North Konawe bupati Aswad Sulaeman was named a corruption suspect this week.
He allegedly took bribes totaling nearly a million dollars from companies he gave mining permits to.
North Konawe is a district in Southeast Sulawesi province, home to one of the world’s largest nickel deposits. The governor is also being investigated for corruption linked to the issuance of mining licenses.
A district chief from the Indonesian island of Sulawesi was named a corruption suspect this week over “unlawful” nickel mining licenses he issued to eight companies.
Aswad Sulaiman, the former head, or bupati, of North Konawe district, South Sulawesi province, is the second district chief to be named a suspect by the Corruption Eradication Commission (KPK) in as many weeks, as the Indonesian agency continues its push into the natural resources sector.
Last week, Rita Widyasari, a bupati from the Indonesian part of Borneo, was named a corruption suspect over a license she issued to an oil palm plantation company. Both arrests mark a departure from the KPK’s usual format for catching corrupters, which is by arresting them red-handed in the act of taking a bribe.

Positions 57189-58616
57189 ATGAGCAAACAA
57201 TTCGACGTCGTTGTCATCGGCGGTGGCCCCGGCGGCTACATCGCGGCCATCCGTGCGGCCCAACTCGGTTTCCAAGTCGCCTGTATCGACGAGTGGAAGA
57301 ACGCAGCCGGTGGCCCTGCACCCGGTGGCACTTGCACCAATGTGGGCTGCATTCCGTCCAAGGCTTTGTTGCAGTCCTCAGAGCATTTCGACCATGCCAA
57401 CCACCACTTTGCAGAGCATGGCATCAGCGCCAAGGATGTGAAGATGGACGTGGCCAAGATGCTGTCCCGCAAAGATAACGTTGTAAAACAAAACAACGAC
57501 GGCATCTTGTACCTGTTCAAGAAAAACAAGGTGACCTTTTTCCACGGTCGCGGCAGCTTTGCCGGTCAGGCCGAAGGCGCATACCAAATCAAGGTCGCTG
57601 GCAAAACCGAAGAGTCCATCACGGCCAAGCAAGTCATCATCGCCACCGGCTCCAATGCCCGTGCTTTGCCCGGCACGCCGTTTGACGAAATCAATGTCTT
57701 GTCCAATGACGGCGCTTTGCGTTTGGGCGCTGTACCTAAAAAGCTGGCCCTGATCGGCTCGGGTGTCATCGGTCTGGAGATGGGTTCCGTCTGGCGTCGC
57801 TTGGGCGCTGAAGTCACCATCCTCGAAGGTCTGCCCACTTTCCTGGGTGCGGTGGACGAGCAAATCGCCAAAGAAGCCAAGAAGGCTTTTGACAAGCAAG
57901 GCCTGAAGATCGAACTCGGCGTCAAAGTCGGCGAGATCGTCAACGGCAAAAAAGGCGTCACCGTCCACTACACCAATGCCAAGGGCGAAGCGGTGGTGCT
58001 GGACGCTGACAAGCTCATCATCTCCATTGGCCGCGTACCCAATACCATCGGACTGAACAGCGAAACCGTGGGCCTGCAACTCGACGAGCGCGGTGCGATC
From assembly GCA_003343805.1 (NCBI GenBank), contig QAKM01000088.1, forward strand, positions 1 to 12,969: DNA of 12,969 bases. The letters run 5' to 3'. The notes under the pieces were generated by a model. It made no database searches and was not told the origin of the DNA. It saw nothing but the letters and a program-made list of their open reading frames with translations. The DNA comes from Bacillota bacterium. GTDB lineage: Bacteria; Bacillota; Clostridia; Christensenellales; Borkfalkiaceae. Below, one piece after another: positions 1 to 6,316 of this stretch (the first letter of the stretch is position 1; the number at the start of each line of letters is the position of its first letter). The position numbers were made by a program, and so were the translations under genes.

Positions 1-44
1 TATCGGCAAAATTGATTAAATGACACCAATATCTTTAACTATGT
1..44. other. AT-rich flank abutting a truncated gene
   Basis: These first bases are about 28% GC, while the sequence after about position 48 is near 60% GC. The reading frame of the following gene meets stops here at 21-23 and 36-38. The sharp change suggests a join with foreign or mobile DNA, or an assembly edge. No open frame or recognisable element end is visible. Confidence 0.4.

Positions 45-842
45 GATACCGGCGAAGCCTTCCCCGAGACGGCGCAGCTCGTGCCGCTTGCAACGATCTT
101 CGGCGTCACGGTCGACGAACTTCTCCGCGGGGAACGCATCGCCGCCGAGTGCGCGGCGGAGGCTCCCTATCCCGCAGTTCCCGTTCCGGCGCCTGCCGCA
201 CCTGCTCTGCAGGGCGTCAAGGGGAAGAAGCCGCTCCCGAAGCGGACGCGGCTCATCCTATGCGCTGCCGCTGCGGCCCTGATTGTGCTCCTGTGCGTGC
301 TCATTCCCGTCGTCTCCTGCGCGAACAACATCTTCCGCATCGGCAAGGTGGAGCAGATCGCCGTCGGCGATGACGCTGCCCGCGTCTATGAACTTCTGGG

Still, the agency accused Aswad of trading the permits for bribes worth 13 billion rupiah ($964,000).
After the 1998 fall of the dictator Suharto, who plundered Indonesia’s resources for three decades, bupatis were given expansive new powers and autonomy over land and resources in their jurisdictions. Many of them have abused those powers to profit personally from the nation’s vast natural wealth.
Corruption in the logging sector cost Indonesia $9 billion in state revenue from unreported timber sales between 2003 and 2014, a government study found.
In Aswad’s case, “The total estimated state losses reach 2.7 trillion rupiah [$200 million] from the sale of nickel produced by miners that earned their permits illegally,” KPK deputy chairman Saut Situmorang told reporters on Tuesday.
Aswad became the district’s caretaker bupati after it formed in 2007, and he was elected to the position in 2011, before losing the race for a second five-year term.
Southeast Sulawesi Governor Nur Alam has also been implicated in a corruption case related to the issuance of mining permits. The province is “one of the few strongholds” of the National Mandate Party (PAN), of which the governor is a member. Aswad was a member of the Democratic Party.
Indonesia is the world’s most abundant source of nickel, and the mother lode of the archipelago’s deposits lies in Southeast Sulawesi. The province has seen its share of environmental destruction as mining and smelting companies operate with little oversight.
Banner image: Aswad Sulaiman, former bupati of North Konawe. Photo by Asdar Yusuf/Flickr.